Pakistan, then fifth most populous country in the world, has joined neighbours India to ban video-sharing app, Tiktok, on the grounds of “immoral” and “indecent” content.
A Peshawar court in the nation of 216.6 million citizens had given the order to the country’s telecom regulators, the Pakistan Telecom Authority (PTA), who consented to comply with the authority.
“The court has asked PTA to block access to TikTok,” confirmed spokesman Khurram Mehran to Reuters.
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This would make the second time in less than six months that the popular and fast-rising social media platform will be banned in the country for questionable contents.
The Islamic nation had banned the app on October, 9 2020 but reversed their decision ten days later on October, 19 2020 after Tiktok vowed to block all accounts involved in spreading “obscenity and immorality.”
As at 2019, Pakistan were the country with the largest database of TikTok users in the world at 11.3 million users.
Last month, February 2021, Android users downloaded the TikTok app 760,430 times, the fifth most in the world. As at the same period 33 million users of the service were from Pakistan, a considerable rise from 2019’s figure.
In a statement covered by Aljazeera, TikTok reiterated and outlined the procedures taken to regulate contents on the platforms,
“TikTok is built upon the foundation of creative expression, with strong safeguards in place to keep inappropriate content off the platform,” the company said.
“In Pakistan we have grown our local-language moderation team, and have mechanisms to report and remove content in violation of our community guidelines. We look forward to continuing to serve the millions of TikTok users and creators in Pakistan who have found a home for creativity and fun.”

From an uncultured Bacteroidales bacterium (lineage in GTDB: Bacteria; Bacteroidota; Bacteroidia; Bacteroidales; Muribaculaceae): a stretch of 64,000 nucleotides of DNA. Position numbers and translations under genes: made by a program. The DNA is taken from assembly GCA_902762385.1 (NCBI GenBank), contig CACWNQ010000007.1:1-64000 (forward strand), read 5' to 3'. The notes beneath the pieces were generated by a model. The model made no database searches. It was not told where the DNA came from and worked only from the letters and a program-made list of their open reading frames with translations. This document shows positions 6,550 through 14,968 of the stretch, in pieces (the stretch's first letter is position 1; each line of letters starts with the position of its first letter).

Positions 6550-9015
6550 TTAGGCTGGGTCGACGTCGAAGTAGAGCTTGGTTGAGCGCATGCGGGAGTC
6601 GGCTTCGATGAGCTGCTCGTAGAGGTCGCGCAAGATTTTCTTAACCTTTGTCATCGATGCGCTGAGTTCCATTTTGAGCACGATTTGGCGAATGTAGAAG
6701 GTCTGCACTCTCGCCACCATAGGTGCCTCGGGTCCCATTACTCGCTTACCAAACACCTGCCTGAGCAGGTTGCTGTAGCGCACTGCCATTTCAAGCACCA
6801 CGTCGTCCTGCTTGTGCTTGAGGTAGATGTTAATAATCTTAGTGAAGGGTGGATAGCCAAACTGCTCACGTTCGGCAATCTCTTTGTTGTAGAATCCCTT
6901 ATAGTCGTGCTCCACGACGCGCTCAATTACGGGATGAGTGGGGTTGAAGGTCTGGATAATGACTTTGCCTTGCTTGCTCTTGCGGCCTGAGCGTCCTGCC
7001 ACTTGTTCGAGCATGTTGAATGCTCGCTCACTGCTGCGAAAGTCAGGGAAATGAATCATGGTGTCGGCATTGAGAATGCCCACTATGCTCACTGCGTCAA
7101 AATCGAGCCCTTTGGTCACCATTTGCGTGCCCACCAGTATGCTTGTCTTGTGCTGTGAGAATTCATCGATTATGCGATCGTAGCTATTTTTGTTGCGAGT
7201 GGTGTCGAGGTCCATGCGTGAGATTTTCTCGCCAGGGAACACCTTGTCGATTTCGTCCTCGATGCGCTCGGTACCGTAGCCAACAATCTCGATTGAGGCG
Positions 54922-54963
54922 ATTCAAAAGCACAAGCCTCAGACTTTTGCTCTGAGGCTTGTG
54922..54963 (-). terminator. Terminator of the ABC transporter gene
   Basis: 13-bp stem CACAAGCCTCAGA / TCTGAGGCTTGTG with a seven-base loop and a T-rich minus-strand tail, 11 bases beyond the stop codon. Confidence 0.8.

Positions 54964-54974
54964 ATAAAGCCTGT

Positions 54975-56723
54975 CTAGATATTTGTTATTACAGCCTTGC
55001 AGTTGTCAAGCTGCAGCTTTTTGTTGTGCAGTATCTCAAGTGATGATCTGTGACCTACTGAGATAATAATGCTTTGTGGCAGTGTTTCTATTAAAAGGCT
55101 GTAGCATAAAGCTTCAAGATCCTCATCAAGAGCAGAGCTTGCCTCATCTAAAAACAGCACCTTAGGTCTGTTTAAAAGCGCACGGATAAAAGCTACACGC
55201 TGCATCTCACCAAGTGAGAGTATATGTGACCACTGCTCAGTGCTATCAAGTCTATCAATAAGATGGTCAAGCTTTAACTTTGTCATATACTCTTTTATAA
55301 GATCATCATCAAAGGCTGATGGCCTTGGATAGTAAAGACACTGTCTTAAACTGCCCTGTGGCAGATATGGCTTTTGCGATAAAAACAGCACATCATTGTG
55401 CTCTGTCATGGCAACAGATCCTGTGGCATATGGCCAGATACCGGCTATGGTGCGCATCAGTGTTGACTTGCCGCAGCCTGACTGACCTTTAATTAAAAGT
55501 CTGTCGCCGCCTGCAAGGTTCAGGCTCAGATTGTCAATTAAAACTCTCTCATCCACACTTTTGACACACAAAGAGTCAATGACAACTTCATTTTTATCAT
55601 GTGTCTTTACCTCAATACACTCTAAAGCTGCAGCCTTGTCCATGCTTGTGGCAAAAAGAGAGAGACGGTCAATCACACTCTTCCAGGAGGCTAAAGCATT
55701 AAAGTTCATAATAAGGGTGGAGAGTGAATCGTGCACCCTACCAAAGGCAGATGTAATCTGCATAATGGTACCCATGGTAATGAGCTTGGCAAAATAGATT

The country follows the route plied by India who were the world’s foremost users of the app, with a distribution of 43 percent before the ban in June 2020.
Aside explicit contents, the Chinese-owned software has been the cynosure of bad press and traducing controversies due to its link with the Chinese empire who have been accused of espionage, privacy concerns and security fears in recent months. These were reasons cited by India for the ban.
However, Pakistan has been criticised by other nations and software companies for their restrictive laws that have limited the freedom and human rights of their citizens.
The country’s Internet use is heavily regulated by the Prevention of Electronic Crimes Act (PECA) who have the carte blanch to block content on a variety of reasons including for being against “the glory of Islam or the integrity, security or defence of Pakistan or … public order, decency or morality”.
US-based Freedom House’s 2020 Freedom of the Net index scored the country 26 out of 100, citing “The online environment in Pakistan [as] tightly controlled by the government.”
Facebook, Google Twitter, Apple, Amazon, LinkedIn, SAP, Expedia Group, Yahoo, Airbnb, Grab, Rakuten, Booking.com, Line and Cloud flare expressed their concerns on the working environment and ambience of the country in November through a group called the Asia Internet Coalition (AIC), unanimously saying that they were “alarmed” by the scope of Pakistan’s new law targeting internet firms.”
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